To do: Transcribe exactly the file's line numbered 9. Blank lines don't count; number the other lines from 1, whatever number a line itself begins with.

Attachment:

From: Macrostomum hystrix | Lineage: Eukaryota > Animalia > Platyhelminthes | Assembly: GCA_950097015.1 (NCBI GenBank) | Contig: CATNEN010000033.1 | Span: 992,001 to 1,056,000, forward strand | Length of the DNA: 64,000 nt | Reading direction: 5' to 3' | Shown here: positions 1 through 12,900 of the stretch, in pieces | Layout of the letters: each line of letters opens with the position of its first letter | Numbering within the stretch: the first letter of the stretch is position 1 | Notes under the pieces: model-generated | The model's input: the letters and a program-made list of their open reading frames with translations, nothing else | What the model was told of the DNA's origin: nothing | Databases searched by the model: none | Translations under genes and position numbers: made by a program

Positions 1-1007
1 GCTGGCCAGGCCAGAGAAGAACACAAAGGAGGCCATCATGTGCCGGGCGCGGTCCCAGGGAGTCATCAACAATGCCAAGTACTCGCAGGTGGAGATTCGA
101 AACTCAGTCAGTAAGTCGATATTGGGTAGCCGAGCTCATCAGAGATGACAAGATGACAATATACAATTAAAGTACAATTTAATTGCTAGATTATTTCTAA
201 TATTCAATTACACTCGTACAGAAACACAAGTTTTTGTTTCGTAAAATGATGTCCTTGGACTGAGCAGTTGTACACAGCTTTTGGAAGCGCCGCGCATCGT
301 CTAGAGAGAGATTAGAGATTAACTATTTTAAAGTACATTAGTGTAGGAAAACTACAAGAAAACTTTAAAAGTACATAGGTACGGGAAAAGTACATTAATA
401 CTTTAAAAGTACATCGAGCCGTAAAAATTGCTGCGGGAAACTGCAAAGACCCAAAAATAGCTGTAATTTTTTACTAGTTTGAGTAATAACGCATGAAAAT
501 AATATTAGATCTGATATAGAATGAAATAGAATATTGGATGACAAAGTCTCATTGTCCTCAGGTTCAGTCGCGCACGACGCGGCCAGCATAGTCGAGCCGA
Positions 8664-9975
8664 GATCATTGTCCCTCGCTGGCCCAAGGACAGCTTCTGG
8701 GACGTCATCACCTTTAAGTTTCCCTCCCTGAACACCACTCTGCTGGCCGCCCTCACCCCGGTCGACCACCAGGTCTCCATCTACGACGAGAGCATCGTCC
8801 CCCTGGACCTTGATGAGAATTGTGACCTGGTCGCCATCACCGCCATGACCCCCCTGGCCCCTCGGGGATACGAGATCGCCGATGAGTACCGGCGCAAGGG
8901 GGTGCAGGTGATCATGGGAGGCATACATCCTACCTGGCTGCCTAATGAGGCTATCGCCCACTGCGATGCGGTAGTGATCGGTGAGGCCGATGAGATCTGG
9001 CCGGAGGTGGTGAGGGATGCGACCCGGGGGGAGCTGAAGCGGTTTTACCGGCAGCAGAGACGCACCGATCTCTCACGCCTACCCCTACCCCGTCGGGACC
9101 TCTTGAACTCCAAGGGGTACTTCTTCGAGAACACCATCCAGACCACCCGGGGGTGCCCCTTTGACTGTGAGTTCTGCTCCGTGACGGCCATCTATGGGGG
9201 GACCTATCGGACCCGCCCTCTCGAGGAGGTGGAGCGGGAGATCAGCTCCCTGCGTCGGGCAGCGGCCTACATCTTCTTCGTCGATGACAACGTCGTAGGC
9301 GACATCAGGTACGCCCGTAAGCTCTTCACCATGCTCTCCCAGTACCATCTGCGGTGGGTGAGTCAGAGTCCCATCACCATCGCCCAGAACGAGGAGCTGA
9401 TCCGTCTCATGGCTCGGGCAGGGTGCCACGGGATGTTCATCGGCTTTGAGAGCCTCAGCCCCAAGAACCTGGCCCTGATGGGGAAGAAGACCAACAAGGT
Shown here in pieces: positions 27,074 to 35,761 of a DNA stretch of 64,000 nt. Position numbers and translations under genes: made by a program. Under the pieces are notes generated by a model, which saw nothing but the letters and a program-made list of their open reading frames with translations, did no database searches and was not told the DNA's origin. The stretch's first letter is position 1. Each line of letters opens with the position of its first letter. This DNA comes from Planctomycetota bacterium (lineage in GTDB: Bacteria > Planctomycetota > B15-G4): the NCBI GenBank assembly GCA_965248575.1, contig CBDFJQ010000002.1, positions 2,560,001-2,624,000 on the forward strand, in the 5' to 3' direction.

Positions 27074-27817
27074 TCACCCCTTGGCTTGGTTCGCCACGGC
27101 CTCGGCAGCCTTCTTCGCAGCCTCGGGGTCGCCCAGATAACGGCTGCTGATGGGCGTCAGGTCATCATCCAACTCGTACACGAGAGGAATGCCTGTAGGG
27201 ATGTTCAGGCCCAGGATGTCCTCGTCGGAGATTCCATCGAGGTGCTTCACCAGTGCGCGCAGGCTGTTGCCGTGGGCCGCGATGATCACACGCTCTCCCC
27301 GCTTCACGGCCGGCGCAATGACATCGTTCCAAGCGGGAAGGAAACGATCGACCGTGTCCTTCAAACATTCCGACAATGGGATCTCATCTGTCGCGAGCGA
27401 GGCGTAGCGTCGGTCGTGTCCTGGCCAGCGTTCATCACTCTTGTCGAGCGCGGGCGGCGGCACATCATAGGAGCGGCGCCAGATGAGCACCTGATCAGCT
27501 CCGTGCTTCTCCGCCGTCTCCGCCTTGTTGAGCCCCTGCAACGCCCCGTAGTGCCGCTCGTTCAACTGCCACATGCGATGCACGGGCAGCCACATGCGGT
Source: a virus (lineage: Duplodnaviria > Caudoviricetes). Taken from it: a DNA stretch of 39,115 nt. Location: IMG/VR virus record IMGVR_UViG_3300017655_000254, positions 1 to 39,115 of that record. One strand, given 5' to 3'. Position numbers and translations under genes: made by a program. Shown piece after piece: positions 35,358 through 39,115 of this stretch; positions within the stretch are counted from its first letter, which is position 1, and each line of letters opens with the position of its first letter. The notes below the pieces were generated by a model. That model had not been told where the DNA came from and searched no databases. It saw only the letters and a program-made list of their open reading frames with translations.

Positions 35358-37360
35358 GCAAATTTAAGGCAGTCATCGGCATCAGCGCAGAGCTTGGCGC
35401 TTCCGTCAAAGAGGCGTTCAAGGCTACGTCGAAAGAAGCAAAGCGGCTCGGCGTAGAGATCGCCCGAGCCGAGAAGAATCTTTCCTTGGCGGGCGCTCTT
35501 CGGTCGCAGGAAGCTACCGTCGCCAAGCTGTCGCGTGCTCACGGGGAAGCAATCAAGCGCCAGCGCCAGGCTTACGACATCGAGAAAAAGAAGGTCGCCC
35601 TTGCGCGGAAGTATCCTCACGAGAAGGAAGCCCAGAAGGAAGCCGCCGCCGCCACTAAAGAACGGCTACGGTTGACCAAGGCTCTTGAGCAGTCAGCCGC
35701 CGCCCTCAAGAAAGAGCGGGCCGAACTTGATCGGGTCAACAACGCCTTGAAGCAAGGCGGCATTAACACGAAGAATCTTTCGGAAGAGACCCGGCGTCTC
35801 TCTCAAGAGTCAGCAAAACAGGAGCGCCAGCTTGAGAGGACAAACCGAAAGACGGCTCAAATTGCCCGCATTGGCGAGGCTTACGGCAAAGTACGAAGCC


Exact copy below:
Positions 8664-9975